This week’s guest curator, Chair of the Cinema Department at Minneapolis Community and Technical College, Hafed Bouassida, has extensive experience in the arts from all around the world. Bouassida was born in Iran, earned his Ph.D. in Prague, and has more than forty productions under his belt as a producer, writer, or director. So it of course makes sense to see gold spray-painted toy synthesizers, wooden figurines, and collaged recreations of classic architecture among the selections for his virtual episode of MNO. Enjoy this latest stroll through the MNO archives on behalf of this week’s guest curator, Hafed Bouassida!
Dean Lucker and Ann Wood from MN Original #103 (original air date: May 06, 2010)
What a magical world Dean and Ann are able to create right in front of our eyes! What a great combination of several arts in one amazing result that mixes painting, sculptures and drawing. The collaboration between both artists has the eerie quality of a seamless work created by two parts of the same brain. I am not sure they see themselves as complementary, more so as feeding from each other’s moves in order to bring out unknown and unexpected art works that fascinate us.
Mary Griep from MN Original #102 (original air date: April 29, 2010)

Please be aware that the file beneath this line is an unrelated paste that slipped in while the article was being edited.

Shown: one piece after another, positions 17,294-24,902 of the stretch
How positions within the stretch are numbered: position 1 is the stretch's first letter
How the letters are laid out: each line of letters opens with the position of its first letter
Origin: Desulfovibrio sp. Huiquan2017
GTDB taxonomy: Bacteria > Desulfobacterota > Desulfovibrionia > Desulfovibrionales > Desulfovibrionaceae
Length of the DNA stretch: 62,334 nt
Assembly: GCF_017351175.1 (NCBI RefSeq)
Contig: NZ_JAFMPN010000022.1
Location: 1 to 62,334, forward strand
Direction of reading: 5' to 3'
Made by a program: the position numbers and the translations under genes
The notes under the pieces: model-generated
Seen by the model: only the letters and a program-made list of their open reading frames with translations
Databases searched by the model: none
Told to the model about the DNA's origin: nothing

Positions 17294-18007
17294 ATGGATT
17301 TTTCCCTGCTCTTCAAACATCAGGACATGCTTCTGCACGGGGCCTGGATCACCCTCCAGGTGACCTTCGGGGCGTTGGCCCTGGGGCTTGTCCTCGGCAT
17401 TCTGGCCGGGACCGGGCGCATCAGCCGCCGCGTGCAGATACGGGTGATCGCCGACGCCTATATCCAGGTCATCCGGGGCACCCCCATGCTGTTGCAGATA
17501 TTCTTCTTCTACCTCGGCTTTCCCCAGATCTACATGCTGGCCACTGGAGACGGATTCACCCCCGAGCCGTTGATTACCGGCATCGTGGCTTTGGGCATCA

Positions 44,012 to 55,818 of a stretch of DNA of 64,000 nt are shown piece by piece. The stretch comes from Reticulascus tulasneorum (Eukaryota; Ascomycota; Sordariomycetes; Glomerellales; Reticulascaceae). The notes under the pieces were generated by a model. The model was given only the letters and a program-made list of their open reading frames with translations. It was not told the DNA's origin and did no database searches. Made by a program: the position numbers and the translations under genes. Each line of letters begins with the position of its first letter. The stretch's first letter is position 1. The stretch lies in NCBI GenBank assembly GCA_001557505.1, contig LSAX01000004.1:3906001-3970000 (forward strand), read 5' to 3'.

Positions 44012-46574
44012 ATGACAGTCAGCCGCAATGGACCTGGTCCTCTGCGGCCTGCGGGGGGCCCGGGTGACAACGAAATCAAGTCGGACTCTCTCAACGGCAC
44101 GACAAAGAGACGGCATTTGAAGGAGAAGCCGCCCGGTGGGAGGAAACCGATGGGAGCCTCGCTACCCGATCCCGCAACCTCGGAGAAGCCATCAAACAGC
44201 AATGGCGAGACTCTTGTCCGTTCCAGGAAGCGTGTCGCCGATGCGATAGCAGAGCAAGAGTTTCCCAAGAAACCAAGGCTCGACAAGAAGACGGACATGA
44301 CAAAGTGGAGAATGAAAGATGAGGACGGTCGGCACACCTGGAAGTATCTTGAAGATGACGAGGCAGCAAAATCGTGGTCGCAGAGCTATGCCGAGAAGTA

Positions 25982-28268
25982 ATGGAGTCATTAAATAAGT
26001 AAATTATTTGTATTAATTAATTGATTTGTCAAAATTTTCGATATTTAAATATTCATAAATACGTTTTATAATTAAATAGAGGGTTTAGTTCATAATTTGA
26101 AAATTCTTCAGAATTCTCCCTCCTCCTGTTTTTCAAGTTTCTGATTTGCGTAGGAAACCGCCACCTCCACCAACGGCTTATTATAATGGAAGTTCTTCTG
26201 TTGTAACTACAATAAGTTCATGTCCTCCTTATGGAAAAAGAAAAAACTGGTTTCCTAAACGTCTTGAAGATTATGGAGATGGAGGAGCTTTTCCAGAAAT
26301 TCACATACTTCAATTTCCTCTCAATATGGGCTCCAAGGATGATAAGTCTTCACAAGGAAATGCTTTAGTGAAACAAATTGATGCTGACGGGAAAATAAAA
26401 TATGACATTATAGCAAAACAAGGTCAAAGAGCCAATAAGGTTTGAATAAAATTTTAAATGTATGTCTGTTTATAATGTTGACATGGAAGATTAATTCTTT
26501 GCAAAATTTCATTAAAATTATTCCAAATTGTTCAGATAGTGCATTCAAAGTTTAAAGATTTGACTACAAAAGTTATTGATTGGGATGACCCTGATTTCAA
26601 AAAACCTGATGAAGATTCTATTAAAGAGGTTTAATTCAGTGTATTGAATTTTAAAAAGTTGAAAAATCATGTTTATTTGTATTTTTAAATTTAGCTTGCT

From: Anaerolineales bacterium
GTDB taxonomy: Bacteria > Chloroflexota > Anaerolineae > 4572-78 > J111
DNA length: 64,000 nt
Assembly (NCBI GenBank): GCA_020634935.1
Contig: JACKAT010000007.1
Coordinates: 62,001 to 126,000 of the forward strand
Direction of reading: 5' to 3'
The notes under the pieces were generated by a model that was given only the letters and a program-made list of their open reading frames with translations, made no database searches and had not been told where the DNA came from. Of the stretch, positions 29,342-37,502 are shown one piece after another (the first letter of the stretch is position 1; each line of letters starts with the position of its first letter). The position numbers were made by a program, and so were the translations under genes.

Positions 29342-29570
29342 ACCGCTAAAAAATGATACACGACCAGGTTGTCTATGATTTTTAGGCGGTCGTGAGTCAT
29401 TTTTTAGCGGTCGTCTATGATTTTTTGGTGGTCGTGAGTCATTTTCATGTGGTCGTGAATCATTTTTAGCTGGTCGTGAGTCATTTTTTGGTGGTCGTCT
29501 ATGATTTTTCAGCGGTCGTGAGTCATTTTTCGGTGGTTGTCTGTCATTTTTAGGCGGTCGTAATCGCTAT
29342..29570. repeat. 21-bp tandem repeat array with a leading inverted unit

Kudos to MNO for introducing us to another fascinating and very little known aspect of the visual arts in the Twin Cities! Despite the complexity of Mary Griep‘s process and the lack of display opportunities for her monumental art pieces, the result when exhibited is truly stunning. Cinematically, the combination of liturgical music with a remarkable montage of the different art pieces is definitely appealing. I have seen in real life all the structures presented in this episode (cathedrals, mosques, etc.,) but seeing Mary’s drawings made me discover aspects I have never appreciated in the real buildings.
Beatrix Jar (Bianca Pettis and Jacob Aaron Roske) from MN Original #207 (original air date: September 23, 2010)
What an original and inventive way to make art! I was excited by Bianca and Aaron, unique innovators fighting their way through the maze of established artists; I was overwhelmed by their fascinating trajectory, their original art and the unexpected sounds and music they were able to produce through the most surprising uses of traditional items around us. The child-like quality, the instantaneous live music they deliver and the dream-like feeling one gets when witnessing them perform, instantaneously transport us to our own childhood when we believed anything was possible because we dreamed it. If that’s not art, I don’t know what art is?